The World Health Organisation recommends that a maximum of 10% of daily energy come from free sugars with a target of 5% being desirable. I note that the ‘healthy’ group were getting about 23% of their energy from total sugars compared with about 18% for the PCOS group. The study did not break down the free sugars. However free sugars are a significant proportion of most people’s total sugars. For some reason, the study made no comment whatsoever about the lower total sugar and neither did the DAA.
In the Paper, not in the DAA Press Release
There are some other things that we cannot learn from the DAA press release or abstract that are significant. We need to read the paper to find out that:
- Neither of the two groups was compliant with dietary and physical activity recommendations for health!
- Two-thirds of the PCOS sufferers were of healthy weight.
- When we compare the ‘sick’ (PCOS) group with the ‘healthy’ group, the PCOS group do exhibit health markers indicating PCOS (as expected). In other health markers (such as cholesterol) they are not significantly different to the ‘healthy’ group. Given the sad progression of PCOS to affect cardiovascular risk, this is an interesting finding.
- The PCOS participants came from a PCOS self-help charity, and it was possible that many had lowered their carb (sugar) intake after diagnosis (joining). While the charity does not advocate a low carbohydrate diet, there were articles on their website that discussed low carb diets. This provides the most likely reason for the lower sugar intake in the diet of the PCOS sufferers.
This last point may also actually indicate that some patients have discovered that a low carbohydrate approach works. However, if more moderate carb approach after diagnosis had effectively improved or worsened their condition, then this study was simply not set up to evaluate that.
In the DAA Press Release, not in the Paper
Finally, I note that the DAA mentions the following foods that are suggested as good to eat: (whole)grain, apples, (grainy) bread, legumes and oats and tells you to avoid: butter, coconut (oil), (fatty) meat, biscuits, cakes and pastries. None of these was specifically mentioned in the paper, and as far as can be told from reading the paper, it is just as likely that both groups ate or avoided them all.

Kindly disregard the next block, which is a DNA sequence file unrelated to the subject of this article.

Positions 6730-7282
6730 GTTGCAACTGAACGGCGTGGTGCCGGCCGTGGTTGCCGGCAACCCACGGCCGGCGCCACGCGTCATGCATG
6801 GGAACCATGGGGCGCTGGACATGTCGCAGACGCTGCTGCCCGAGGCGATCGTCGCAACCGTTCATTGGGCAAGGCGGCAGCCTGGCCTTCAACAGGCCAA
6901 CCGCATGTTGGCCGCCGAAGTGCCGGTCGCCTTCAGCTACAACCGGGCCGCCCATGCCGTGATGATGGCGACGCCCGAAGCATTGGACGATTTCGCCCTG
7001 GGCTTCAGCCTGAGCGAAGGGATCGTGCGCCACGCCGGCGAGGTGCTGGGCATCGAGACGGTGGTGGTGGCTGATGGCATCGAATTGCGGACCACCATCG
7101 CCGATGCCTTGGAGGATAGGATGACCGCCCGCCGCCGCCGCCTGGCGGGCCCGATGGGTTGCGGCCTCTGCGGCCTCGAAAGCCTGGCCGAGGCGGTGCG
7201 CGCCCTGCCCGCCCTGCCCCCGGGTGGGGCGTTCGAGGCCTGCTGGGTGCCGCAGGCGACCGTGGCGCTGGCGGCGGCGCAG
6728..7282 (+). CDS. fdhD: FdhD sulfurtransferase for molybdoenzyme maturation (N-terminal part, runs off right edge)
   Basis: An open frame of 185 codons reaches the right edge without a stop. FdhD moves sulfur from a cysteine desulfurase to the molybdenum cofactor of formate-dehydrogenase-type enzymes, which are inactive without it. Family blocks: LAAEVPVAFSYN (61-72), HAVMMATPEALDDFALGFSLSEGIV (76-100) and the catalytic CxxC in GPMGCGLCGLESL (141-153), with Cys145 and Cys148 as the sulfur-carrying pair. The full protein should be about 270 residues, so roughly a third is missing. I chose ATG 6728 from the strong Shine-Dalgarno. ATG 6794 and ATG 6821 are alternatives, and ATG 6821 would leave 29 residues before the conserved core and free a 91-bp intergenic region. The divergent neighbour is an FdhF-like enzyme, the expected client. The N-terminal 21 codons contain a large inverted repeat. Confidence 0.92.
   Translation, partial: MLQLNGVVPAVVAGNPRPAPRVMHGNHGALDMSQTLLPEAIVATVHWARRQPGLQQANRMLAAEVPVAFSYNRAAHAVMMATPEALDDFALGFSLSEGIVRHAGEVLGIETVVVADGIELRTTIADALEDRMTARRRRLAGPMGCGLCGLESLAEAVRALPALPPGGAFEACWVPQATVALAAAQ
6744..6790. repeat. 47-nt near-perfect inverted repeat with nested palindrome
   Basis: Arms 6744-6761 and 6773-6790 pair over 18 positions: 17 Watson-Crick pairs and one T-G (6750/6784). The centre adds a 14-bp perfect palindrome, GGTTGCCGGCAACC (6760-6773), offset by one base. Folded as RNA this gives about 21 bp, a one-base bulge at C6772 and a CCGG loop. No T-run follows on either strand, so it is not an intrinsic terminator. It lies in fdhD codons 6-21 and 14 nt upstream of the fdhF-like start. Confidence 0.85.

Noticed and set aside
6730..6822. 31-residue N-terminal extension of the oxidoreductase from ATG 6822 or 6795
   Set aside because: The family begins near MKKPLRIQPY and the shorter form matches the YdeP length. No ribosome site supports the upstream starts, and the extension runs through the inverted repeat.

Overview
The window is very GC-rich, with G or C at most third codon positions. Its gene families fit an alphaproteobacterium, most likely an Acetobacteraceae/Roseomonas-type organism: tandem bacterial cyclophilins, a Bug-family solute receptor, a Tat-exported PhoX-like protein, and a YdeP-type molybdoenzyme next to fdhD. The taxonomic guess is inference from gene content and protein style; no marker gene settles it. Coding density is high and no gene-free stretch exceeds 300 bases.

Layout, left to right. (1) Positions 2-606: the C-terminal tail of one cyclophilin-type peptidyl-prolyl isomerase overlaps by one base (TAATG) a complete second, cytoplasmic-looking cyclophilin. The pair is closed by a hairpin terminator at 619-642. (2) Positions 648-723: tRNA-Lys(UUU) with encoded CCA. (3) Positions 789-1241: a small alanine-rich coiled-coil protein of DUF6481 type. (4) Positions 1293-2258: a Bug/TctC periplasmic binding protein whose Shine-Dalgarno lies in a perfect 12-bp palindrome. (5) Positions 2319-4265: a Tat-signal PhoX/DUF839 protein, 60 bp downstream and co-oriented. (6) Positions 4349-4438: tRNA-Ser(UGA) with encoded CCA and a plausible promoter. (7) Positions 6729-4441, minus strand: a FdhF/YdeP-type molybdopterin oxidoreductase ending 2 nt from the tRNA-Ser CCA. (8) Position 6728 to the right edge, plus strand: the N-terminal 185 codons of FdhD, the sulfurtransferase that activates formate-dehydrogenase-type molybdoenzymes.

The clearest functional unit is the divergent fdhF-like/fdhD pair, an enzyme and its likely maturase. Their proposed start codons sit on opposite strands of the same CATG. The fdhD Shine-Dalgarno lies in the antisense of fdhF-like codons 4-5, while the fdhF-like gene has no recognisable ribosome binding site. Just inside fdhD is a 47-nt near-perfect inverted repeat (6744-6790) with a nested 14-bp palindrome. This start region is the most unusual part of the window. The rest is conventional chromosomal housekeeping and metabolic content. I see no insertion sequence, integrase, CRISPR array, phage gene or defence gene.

I think the researchers did perhaps owe us a mention of the sugar differences in their results. However, the extraordinary thing is that the DAA seems to have taken this research and used it to suggest women with PCOS should be eating more carbohydrate by promoting the eating of grains, legumes and bread in particular.
It is my understanding that there is no specific diet guideline for PCOS although dietary plans for weight loss are recommended. I would have thought that the DAA would have highlighted the reduction of sugar that the women practised before advocating people eat more carbohydrate. If the aim was weight loss, then a message about sugar reduction should also help. The WHO targets are probably being exceeded, and dietary guidelines are to limit free sugar. At best, sugar is empty calories.
No Evidence to Increase Carbohydrates
There is no clear evidence that I can find from this study that women with PCOS should be increasing their carbs. There is nothing in this study that showed increasing carbohydrates would improve PCOS symptoms.
Alternatively, this study does indicates there is likely to be a trend or practice for some women with PCOS to lower their carbs. That seems mostly due to them lowering their sugar intake.
Although it was a little frustrating to have to go beyond the press release, I am glad that we looked into the detail and did not discount lowering our carbohydrate just yet. If anything, it is of curious interest that some women with PCOS are reducing their carbs and sugar intake while the DAA does not appear to think this is a good strategy. Is this the wisdom of crowds?
In my next blog, we will examine the next question on our list.
Is there other evidence that supports lowering carbohydrate intake for PCOS?